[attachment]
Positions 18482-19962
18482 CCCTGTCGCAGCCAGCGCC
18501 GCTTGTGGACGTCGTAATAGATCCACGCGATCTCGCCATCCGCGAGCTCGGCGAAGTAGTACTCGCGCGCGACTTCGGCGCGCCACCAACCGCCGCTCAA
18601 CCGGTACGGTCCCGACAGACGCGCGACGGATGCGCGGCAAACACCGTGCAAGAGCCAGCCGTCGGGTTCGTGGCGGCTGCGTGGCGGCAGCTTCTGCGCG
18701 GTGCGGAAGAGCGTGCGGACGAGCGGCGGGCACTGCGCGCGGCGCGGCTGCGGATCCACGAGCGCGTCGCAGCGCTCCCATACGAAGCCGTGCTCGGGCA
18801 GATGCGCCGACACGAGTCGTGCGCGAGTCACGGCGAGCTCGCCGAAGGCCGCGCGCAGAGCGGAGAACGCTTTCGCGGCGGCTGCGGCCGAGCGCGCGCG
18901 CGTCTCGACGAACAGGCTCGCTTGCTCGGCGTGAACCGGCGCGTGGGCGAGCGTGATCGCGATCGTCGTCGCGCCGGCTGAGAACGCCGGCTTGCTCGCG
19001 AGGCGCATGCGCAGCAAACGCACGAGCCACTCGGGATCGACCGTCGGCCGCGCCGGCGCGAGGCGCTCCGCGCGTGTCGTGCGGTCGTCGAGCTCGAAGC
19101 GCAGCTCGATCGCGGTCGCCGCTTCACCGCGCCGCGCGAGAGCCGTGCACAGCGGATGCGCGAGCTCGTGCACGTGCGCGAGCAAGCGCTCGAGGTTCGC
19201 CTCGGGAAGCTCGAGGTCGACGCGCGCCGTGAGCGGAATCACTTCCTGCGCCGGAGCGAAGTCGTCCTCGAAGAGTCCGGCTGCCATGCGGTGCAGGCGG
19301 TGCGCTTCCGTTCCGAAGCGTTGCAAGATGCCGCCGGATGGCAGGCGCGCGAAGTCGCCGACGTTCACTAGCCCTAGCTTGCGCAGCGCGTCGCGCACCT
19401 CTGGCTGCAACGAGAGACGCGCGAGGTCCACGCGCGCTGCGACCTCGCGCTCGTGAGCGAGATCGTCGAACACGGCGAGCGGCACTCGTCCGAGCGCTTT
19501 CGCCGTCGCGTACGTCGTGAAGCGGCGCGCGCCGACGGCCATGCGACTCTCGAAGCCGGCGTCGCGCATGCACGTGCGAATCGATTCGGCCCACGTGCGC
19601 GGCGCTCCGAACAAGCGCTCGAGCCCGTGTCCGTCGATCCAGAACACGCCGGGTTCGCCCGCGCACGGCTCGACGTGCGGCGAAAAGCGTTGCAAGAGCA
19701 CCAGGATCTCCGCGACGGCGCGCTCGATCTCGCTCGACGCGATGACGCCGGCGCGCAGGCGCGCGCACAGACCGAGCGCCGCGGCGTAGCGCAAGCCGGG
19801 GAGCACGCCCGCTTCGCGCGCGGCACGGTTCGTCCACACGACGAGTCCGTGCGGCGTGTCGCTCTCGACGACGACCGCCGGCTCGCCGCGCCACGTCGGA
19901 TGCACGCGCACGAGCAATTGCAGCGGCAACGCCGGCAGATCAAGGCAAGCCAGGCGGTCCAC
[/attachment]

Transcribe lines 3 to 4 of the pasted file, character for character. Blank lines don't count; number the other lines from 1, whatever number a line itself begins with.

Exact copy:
18501 GCTTGTGGACGTCGTAATAGATCCACGCGATCTCGCCATCCGCGAGCTCGGCGAAGTAGTACTCGCGCGCGACTTCGGCGCGCCACCAACCGCCGCTCAA
18601 CCGGTACGGTCCCGACAGACGCGCGACGGATGCGCGGCAAACACCGTGCAAGAGCCAGCCGTCGGGTTCGTGGCGGCTGCGTGGCGGCAGCTTCTGCGCG